Objective of OpenWRT/x86?

Elliott Mitchell ehem+openwrt at m5p.com
Wed May 10 19:23:14 PDT 2023

On Fri, May 05, 2023 at 02:43:08AM +0100, Joseph Mullally wrote:
> On Thu, May 4, 2023 at 7:35 AM Elliott Mitchell <ehem+openwrt at m5p.com> wrote:
> >
> > The last generic OpenWRT x86 5.15 image I built less than a week ago
> > produced a roughly 28MB vmlinux.bin file.  Some of that disappears since
> > initialization portions will be freed after boot, but this is fairly
> > representative of runtime use (additional will be used for what is found
> > during boot).
> >
> > My most recent OpenWRT based image which was moderately adapted to a
> > specific target (running in a Xen VM) was 18MB.  *That* is substantial
> > enough to go after.
> Here are memory figures for a fully initialized OpenWrt x86/64 QEMU
> systems. Very easy for anyone capable of proposing kernel
> configuration patches to try themselves.
> $ qemu-system-x86_64 -nodefaults -smp 2 -m 128 -vga std -nic
> user,model=virtio -nic user,model=virtio -drive
> file=openwrt.img,format=raw,if=virtio
> # opkg update && opkg install luci && reboot
> https://downloads.openwrt.org/releases/22.03.5/targets/x86/64/openwrt-22.03.5-x86-64-generic-ext4-combined.img.gz
> Kernel: 5.10.176
> /boot/vmlinuz size: 5.0M
> Memory used after boot settles: ~44M
> https://downloads.openwrt.org/snapshots/targets/x86/64/openwrt-x86-64-generic-ext4-combined.img.gz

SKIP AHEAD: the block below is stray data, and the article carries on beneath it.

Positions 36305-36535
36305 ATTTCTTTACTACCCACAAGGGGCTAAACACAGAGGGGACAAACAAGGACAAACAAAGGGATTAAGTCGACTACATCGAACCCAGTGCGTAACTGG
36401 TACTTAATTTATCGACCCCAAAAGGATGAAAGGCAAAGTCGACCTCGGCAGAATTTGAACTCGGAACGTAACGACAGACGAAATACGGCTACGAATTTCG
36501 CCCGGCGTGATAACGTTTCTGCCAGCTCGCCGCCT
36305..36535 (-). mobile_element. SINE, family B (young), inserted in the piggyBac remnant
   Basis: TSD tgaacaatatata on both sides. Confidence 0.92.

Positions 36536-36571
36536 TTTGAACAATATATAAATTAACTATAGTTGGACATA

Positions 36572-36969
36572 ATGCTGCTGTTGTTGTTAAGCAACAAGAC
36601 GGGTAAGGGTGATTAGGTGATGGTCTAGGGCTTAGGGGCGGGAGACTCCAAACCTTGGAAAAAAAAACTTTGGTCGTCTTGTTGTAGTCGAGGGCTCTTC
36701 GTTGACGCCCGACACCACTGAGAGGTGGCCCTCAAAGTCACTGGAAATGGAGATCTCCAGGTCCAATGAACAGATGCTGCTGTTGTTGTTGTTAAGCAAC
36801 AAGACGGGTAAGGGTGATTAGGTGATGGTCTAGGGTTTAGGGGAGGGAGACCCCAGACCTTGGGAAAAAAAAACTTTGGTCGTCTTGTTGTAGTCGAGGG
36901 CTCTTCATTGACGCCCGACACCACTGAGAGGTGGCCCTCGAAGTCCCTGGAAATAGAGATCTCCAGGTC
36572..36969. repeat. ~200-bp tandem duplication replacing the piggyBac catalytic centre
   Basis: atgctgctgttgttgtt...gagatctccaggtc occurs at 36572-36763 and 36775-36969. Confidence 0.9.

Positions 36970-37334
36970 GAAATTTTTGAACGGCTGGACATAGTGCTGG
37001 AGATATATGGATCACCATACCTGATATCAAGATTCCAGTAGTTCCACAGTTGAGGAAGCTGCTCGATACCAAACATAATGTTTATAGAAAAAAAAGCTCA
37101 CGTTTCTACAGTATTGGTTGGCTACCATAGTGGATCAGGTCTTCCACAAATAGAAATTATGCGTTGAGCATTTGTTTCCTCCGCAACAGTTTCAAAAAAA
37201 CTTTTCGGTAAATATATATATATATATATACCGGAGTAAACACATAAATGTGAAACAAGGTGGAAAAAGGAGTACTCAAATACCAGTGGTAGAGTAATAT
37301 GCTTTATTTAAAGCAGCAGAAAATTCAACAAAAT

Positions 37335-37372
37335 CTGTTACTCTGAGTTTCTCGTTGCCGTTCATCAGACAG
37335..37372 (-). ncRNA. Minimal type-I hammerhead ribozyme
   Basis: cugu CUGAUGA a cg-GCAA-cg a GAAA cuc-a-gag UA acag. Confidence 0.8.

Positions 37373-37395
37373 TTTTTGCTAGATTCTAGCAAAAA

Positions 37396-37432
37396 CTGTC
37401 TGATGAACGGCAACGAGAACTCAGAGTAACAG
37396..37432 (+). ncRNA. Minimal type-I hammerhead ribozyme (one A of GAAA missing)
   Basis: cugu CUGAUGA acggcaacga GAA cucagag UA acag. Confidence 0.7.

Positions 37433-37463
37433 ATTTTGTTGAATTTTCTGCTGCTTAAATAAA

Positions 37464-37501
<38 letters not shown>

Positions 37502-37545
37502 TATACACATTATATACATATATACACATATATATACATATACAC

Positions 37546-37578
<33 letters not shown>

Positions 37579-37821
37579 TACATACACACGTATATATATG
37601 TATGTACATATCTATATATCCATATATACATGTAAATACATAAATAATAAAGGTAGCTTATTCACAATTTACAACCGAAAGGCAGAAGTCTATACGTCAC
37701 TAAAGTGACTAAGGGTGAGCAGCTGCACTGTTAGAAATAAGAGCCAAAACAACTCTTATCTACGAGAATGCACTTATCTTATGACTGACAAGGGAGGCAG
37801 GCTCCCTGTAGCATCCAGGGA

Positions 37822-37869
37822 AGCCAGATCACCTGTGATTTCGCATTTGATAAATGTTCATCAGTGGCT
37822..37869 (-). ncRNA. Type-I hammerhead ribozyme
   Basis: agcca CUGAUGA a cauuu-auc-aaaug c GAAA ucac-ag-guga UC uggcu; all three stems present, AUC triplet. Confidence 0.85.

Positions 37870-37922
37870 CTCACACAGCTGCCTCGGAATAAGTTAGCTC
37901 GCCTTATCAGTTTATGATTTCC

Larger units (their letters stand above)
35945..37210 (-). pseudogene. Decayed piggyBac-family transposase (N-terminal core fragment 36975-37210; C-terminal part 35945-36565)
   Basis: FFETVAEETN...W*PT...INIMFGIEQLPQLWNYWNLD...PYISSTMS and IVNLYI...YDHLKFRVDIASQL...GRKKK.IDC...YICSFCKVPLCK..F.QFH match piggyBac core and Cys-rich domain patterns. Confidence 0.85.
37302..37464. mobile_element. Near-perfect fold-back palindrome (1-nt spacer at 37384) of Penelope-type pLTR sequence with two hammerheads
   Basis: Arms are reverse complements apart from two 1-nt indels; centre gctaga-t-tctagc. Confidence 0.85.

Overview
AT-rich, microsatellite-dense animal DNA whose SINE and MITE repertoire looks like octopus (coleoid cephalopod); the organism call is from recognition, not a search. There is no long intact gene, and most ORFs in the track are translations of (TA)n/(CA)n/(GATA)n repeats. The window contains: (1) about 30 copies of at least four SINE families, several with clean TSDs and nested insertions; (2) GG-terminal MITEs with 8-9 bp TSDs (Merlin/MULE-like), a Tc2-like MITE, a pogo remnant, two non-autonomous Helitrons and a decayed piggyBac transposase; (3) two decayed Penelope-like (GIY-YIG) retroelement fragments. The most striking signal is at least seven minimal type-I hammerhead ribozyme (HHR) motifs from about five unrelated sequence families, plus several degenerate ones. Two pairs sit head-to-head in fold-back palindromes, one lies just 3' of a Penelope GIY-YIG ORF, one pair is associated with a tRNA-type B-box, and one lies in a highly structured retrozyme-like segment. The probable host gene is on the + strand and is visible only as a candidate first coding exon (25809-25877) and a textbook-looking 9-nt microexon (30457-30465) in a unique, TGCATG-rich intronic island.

> Kernel: 5.15.110
> /boot/vmlinuz size: 5.6M
> Memory used after boot settles: ~46M
> (Caveat: snapshot build)

Which says all the numbers in the documentation are completely out of
whack.  Interesting to get another data point though.

Citing the size of /boot/vmlinuz isn't too useful.  That is compressed
and will be uncompressed first thing during kernel boot.  The
uncompressed image then remains in memory taking up whatever size it is
during the entire runtime of the system (minus the size of __init

This is why I've been citing the size of vmlinuz.bin
(obj/arch/x86/boot/compressed/vmlinux.bin) since that reflects the
actual memory used by the kernel.  Since I've been doing test builds,
28MB of the 46MB used by the 5.15.10 image is the kernel executable

> > Is OpenWRT/x86 a networking device Linux distribution?
> > Yet again, I'm asking the question:  What is THE goal of OpenWRT/86?
> > Is OpenWRT/x86 aiming to be a desktop Linux distribution?
> No, but everything else is as modular as possible through packages etc
> so people can do whatever they want with it. Even routing packets.
> Good container support will mean the OpenWrt distribution itself won't
> ever need to grow into something like Debian and can stay focused on